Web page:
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Daniel L. Chen and Daniel Hungerman
In this introduction we will avoid laboring over a definition of the “Economics of Religion &
Culture,” but this will not stop us from arguing that it is a burgeoning area of research. Work focusing on
religious practice and related cultural issues dates back at least to Adam Smith, but until the 1990s there
had been little attention by mainstream economists on topics in this area. Recently, however, a variety of
subfields in economics have taken up work in this area.
The JEL classification code system includes a designation for papers on religion (Z12), and the
American Economic Association (via EconLit) keeps track of the number of journal articles published
under this section of the code. In Figure 1, we show the number of papers published in this area over the
past decade. As the picture shows, there has been a sixfold increase in the total number of papers
published in this area over the past decade, including a number of truly excellent works. Some of the
topics considered in this area include: studies of how public policy affects attitudes and beliefs, studies on
the lasting economic implications of historic cultural institutions, work on religious schooling versus
secular schooling, investigations of faith-based social-service provision, work on violence and religious
extremism, analyses of religious donations, and research on the connection between beliefs (such as
religious beliefs) and behaviors.
Many of these topics are touched upon in this special issue, which features a subset of papers
presented at a conference held at the National Bureau of Economic Research in the spring of 2013 and
supported by the John Templeton Foundation. Here we summarize the papers in this special issue and
briefly highlight the contributions they make in the larger field. One thing this introduction will not do is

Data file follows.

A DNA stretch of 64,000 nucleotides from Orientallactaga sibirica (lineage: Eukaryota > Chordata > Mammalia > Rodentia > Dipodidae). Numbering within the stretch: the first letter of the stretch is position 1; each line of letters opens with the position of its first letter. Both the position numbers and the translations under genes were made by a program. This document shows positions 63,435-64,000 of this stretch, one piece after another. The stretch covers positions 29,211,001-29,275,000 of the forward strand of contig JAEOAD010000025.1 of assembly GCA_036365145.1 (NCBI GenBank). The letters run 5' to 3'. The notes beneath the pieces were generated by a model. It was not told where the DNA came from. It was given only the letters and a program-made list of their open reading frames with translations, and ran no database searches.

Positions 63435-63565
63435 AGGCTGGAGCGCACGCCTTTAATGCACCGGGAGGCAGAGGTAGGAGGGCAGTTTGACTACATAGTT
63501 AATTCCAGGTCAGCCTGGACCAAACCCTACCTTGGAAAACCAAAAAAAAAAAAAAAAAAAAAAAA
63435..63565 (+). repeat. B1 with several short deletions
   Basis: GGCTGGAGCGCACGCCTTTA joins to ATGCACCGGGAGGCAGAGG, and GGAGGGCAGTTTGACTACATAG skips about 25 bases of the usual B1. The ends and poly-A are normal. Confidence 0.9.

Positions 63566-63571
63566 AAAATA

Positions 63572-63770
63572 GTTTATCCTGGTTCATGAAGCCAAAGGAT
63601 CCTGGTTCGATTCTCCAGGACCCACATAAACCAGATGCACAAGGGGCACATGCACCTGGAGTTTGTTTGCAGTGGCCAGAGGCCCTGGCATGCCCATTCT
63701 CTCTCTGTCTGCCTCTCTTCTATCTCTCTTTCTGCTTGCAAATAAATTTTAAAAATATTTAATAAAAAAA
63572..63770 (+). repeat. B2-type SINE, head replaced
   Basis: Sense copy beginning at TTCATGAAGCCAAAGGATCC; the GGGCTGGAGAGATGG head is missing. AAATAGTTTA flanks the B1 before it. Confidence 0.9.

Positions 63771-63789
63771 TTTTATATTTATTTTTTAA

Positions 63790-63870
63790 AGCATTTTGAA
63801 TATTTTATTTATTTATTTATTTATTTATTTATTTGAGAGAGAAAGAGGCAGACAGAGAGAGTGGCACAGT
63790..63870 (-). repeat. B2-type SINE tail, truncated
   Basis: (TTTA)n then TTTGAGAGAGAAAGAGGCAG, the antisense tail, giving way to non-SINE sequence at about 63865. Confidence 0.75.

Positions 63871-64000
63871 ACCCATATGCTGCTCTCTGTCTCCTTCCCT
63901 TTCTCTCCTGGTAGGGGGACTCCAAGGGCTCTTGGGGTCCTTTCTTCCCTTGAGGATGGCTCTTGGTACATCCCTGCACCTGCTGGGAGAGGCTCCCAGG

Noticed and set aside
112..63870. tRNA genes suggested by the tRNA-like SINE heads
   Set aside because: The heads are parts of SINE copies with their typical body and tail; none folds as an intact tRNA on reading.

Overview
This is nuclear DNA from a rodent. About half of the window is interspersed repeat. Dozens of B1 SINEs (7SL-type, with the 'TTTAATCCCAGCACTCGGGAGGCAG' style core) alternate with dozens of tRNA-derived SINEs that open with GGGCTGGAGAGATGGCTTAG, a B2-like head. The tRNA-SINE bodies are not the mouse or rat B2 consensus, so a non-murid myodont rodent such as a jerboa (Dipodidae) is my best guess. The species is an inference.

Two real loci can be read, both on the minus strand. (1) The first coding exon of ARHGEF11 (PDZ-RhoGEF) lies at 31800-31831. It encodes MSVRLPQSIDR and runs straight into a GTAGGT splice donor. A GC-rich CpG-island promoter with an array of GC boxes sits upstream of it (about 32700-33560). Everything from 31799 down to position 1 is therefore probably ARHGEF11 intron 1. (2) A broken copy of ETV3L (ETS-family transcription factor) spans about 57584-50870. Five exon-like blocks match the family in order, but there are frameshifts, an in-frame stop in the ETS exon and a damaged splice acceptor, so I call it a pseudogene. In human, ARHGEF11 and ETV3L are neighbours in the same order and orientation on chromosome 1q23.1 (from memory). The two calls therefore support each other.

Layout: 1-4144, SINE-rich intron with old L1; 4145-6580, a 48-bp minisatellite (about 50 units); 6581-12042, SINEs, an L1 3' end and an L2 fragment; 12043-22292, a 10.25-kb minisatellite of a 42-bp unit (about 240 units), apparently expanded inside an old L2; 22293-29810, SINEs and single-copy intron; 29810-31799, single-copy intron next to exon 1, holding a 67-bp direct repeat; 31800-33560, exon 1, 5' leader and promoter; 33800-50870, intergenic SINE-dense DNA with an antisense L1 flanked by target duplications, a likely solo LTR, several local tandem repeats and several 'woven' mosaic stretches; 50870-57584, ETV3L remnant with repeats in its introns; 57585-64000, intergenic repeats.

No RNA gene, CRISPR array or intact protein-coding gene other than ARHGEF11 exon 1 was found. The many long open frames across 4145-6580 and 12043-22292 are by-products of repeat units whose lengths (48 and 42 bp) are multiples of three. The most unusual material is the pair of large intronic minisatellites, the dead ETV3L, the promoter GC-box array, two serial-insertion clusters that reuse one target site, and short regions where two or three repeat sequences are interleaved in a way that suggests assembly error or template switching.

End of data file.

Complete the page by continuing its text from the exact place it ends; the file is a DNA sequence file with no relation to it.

survey all of work on economic and religion in its entirety. Readers interested in a broader treatment to
the subject should consult the terrific introduction offered by Laurence Iannaccone (1998).
Much of the recent interest in religion and culture has stemmed from economists’ improved
understanding of how economic outcomes across countries are related to religious conditions; perhaps the
best-known paper in this area is by Robert Barro and Rachel McCleary (2003). Given that economic
outcomes and religion itself are likely both manifestations of a country’s history, disentangling how the
two are related can be quite challenging.
The paper by Saumitra Jha (2014) in this special issue offers a very promising style of solution.
Jha focuses on a class of particular mechanisms by which religious institutions might (or might not)
promote effective civil society. By exploiting the locations of towns in mediaeval India, he shows that
communities where inter-religious cooperation was historically advantageous are less likely to face
violence today, particularly in a political environment where ethnic violence is likely to be fomented.
The paper by Sonia Bhalotra, Guilhem Cassan, Irma Clots-Figueras, and Lakshmi Iyer (2014)
considers another channel by which religiosity might impact social outcomes: by influencing the policy
maker’s decisions. Using close elections in districts to identify exogenous variation in Muslim
representation in state legislatures, they find that an increase in Muslim representation decreased infant
mortality, but no difference for Muslim and non-Muslim households. That is, the religious identity of
policy-makers can have important long-run consequences.